Besides Ginn Hale’s m/m steampunk romance Wicked Gentlemen, I also really enjoyed Sharon Shinn’s Jovah’s Angel. Maybe not precisely steampunk (more like fantasy romance — this one m/f) but it has some elements of it IMO. It’s set on a world of angels and mortals and this particular book is the only one in the series to take place when that world reaches the development of 19th century level tehnology, including factories and an early prototype of an automobile.
Not steampunk, but for historical fantasy romance (18th century Europe setting) I really enjoyed Shana Abe’s The Smoke Thief and sequels. The heroes and heroines shift shape into dragons.
I really recommend all these books to you if you haven’t read them. Off the top of my head, those are the only ones I can think of. I know Emma Holly has some steampunk erotic romances, but I haven’t read those.
I bought this book and Clockwork Heart because “steampunk” romance has peaked my interest since an article came out about it in the Romantic Times Book Reviews. Thank you for sharing your thoughts on this book. I’m kinda scared, but I’m glad someone gave us a good explaination on what this book is about.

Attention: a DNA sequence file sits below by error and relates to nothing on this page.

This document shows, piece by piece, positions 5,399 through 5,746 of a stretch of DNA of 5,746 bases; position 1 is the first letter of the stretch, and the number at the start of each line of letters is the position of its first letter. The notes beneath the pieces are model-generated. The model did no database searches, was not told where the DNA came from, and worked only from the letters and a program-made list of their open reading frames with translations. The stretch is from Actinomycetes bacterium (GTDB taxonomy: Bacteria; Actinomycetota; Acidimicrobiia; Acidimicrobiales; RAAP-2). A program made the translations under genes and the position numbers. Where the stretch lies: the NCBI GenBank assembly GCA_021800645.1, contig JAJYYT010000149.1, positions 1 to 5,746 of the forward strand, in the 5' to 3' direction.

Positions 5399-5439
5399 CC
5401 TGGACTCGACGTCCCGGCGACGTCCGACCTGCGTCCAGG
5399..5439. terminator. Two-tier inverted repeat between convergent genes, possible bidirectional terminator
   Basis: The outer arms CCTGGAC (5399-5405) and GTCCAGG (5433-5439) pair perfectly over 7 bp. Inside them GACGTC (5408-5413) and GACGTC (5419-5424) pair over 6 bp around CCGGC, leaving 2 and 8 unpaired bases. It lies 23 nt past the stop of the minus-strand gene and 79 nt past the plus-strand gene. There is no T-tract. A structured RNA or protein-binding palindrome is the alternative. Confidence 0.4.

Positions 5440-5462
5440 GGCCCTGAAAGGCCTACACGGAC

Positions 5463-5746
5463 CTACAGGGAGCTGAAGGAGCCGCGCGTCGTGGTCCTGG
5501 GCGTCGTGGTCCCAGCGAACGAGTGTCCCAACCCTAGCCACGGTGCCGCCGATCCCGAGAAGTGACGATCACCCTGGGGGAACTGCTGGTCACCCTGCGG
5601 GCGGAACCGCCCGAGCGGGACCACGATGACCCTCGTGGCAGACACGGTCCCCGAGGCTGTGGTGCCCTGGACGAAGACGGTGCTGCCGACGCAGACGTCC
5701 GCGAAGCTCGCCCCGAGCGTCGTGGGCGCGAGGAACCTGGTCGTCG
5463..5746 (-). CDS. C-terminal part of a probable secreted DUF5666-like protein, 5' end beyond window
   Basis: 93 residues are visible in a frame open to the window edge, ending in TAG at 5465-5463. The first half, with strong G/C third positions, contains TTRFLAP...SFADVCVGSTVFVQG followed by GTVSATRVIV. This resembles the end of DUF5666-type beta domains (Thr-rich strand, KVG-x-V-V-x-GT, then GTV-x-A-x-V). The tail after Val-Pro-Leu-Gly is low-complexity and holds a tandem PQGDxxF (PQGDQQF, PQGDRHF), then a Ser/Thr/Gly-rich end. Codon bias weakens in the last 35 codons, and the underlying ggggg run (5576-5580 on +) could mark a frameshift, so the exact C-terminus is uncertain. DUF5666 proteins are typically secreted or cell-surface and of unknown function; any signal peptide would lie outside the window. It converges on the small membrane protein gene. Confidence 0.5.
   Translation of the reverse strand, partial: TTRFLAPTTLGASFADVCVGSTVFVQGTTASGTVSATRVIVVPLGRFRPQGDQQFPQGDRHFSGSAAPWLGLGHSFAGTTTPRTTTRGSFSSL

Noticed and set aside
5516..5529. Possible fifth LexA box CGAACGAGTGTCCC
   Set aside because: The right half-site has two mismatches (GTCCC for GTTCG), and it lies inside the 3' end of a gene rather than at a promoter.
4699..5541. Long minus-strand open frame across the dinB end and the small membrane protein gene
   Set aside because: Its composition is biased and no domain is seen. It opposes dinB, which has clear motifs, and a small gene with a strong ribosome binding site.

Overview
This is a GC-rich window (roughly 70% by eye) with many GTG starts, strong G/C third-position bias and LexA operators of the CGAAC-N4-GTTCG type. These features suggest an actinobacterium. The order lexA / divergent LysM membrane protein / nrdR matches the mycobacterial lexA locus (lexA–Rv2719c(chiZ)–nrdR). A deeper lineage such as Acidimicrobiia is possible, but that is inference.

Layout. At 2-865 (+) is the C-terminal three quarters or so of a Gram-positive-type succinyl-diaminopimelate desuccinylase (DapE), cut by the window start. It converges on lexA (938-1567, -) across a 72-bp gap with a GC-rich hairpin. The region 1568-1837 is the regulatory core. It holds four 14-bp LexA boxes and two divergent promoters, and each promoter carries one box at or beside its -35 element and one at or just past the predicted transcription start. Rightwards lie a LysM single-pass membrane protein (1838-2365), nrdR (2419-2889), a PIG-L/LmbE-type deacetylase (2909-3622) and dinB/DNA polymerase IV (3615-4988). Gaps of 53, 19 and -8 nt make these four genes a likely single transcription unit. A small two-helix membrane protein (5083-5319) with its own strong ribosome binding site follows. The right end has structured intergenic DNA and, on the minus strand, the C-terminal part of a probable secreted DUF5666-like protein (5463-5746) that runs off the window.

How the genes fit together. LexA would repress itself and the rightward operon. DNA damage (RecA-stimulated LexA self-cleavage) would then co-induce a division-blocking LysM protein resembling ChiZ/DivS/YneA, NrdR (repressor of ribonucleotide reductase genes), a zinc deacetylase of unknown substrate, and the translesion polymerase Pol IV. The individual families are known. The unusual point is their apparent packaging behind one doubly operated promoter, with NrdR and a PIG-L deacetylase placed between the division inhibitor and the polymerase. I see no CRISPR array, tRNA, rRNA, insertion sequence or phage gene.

Alice, I didn’t find this to be a scary book, at least, not like a horror book might be (the cover makes me think of horror, but the book doesn’t). I too am intrigued by steampunk and like Heather, I am glad to see the romance genre moving toward this new frontier. I’m glad if the review was helpful and hope you enjoy New Blood.
OK, so I’m just trying to wrap my mind around this steampunk thing. So it’s paranormal elements/fantasy and scifi all in one? The idea sounds good as I love all those, but the elements mentioned here that were clearly the punk in steampunk (insectile machines in the 19th century) are just…odd sounding. Throw in the blood sorcery and I start to feel a little dizzy. What, oh what, should I be focusing on. On the surface it sounds like a hot mess.